The dual zippered hip belt pockets are among the better designs in our review. They are slightly larger than normal and are one of the easiest to open and close while hiking. The Aether features one side access zipper, a sleeping bag compartment, and compression straps on the back and sides of the pack. The back compression straps can also be brought all the way across the back to fixed buckles when carrying the pack (when it's mostly empty). We liked the dual directional stretchy water bottle pockets so your bottle could be carried vertically in a traditional fashion or diagonally forward so it's easy to grab. We also appreciated that the straps over the sleeping bag compartment are long enough to buckle over most closed cell foam sleeping pads. Top scorers in this category, along with the Aether, include the Osprey Atmos 65 AG, Osprey Xenith 75, and The North Face Banchee 65.
This pack offers around 4 inches of vertical height adjustment, using a design where the shoulder straps are attached to a velcro flap that can be slid up or down on the inside of the back panel. This simple design has been copied by several other pack manufacturers and for good reason; it's easy to fine-tune, and it's simple, lightweight and reliable. We have never felt the pack's shoulder straps slip or slide out of place at any time, which allowed the Aether to earn an 8 out of 10 for adjustability. Other high scorers for this metric include the Osprey Volt 60, Deuter Aircontact 65+10, and Arc'teryx Bora 63.
The Aether 60 is a solid backpacking pack or occasional mountaineering option. This contender will even work for occasional multi-day ski touring trips. Most folks will find it performs well for around 2-6 days without having to obsess over packing to your fullest potential, while others will find it can last for week long trips. The nice thing is the Aether has a stout enough suspension that it can pretty much handle anything (within reason) that you can fit into its 60-liter capacity. It will work well for people who like to enjoy a little more of the creature comforts while traveling in the backcountry.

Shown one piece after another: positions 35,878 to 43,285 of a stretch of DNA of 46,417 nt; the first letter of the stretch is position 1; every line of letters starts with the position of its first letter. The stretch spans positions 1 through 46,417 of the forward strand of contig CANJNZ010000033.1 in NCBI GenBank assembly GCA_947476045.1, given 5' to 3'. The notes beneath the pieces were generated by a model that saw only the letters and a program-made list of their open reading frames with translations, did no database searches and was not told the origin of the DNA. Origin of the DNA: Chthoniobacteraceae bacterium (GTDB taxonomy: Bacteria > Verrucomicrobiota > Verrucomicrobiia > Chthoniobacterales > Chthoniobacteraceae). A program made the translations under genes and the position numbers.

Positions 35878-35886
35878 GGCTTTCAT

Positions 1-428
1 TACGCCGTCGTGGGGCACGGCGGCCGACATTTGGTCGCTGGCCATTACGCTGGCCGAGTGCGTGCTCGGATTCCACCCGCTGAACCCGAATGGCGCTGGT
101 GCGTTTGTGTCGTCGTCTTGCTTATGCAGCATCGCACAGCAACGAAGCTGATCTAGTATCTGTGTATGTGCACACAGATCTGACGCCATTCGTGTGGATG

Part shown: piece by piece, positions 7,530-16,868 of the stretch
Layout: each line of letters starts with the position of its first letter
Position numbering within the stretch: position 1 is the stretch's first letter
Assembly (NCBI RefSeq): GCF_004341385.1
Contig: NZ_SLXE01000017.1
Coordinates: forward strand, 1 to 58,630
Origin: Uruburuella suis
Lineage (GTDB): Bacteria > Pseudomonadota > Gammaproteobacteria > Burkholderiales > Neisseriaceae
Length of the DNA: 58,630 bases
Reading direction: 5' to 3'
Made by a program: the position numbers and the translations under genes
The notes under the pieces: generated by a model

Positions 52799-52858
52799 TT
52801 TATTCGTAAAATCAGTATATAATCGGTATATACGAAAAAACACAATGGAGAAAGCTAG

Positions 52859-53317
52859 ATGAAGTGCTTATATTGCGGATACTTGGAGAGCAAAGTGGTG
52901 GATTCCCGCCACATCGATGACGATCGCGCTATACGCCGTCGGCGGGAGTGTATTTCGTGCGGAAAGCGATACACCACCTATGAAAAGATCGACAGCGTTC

At $290, the Aether is towards the more expensive end of the spectrum, but not by much. It does serve up a lot of extra features for its cost, as well as a solid suspension and great overall comfort. It is a little more expensive than the Osprey Atmos ($260), Gregory Paragon ($250) or The North Face Banshee ($240) but not but lots. It remains less pricey than our Editors' Choice winner, the Arc'teryx Bora, $550, the Osprey Xenith, $330, or the Gregory Baltoro, $300.
The Aether is a fully featured pack that has everything most backpackers would want - at a minor weight penalty. Another plus is that the Aether also has the suspension to back it up. While it's not what we'd call the best load hauler, it performed above average, and sports some of the most comfortable shoulder straps, waist belt, and back panel in our entire review.
— Ian Nicholson